Then demons invaded. They attacked without mercy and dug up the remains of our dead, creating new beasts out of the rotting flesh and bones, turning our own ancestors against us. We fought as best we could, but for each one we killed, five more appeared. They terrorised villages across the land. It was only a matter of time before we would all suffer horrible, painful deaths.

  In our darkest hour, an unlikely saviour appeared. A gruff druid led a small band of our warriors on a mission to send the demons back to their foul universe. I went with them, and so did a simple boy known only as Bran.

  We drove back the demons, but one of them—Lord Loss, a red-skinned demon master with eight arms and no heart—imprisoned me in a cave beneath the earth. I was shut off from the world of light. In the darkness, he sent his familiars to torture and kill me. The pain was unbearable and death, when it came, was a relief.

  At least it should have been. But for some unknown reason, when my body perished, my soul remained trapped in the cave. There was to be no escape for me, even in death.

  I was held captive for many long, depressing centuries. Mine was a world of darkness and absolute desolation. Lacking a body, I couldn’t even sleep. I was conscious for every minute of every long day and night.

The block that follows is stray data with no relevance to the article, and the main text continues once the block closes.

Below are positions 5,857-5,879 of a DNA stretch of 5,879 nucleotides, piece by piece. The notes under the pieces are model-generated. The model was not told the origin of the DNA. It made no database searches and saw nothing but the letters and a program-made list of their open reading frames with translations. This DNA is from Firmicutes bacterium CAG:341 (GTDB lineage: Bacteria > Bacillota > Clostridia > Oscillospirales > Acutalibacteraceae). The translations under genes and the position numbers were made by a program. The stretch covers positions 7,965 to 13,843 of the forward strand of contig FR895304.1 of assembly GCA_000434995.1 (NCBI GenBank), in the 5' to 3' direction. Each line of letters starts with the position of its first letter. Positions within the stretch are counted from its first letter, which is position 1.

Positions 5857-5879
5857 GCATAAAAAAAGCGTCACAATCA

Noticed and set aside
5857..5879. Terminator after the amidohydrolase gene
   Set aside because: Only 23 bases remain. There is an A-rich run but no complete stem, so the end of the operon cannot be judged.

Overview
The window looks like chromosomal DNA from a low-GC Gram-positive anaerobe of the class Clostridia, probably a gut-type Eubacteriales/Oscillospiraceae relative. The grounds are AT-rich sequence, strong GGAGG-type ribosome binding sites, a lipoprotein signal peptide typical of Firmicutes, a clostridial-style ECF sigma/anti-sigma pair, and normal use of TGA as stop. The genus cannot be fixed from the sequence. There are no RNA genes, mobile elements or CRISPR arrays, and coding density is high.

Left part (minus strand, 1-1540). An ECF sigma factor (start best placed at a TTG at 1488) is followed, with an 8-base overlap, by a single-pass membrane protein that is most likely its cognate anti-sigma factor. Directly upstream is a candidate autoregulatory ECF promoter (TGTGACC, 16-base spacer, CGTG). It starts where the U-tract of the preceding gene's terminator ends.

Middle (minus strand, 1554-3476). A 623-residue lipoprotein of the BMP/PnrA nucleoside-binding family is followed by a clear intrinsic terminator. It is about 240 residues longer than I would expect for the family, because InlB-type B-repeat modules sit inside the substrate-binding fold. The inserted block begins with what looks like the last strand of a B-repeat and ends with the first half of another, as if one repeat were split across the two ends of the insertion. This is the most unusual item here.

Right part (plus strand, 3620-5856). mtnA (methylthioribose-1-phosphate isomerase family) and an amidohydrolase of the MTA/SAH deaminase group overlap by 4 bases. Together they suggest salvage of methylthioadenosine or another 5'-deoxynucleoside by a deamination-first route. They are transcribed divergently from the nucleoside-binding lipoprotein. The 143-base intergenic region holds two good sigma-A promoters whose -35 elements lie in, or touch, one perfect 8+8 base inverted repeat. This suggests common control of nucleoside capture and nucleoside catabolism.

I couldn’t see or learn anything of the human world, but I was at the focal point of what had once been a tunnel between the Demonata’s universe and ours. By focusing hard, I could trace the shattered strands of the tunnel back to their source, and from there magically peer into the demons’ den.

  Not a lot happened in that part of the universe, but demons occasionally drifted by or stopped to test the tunnel in the hope that they might be able to rekindle it. I worried that one of them might succeed, so I kept a close watch.

  After sixteen hundred years my worries proved well-founded. For the first time I sensed movement in the human world. A boy of great power had come to live in the area close to the cave. I could feel him being manipulated. He was led to the cave and tricked into trying to reopen the tunnel. I tried to warn the boy, to stop him. But he couldn’t understand me. The tunnel was reactivated and demons flooded through in their thousands.

  That should have been the end, but the boy returned when all seemed lost. He came with another teenager and an elderly magician—Bran! My old friend had survived and grown more powerful than any of us could have imagined.

  As strong as Bran and the boys were, it wasn’t enough. Hundreds of demons stood between them and the cave. They tried to break through, but failed. It looked like everything was finished.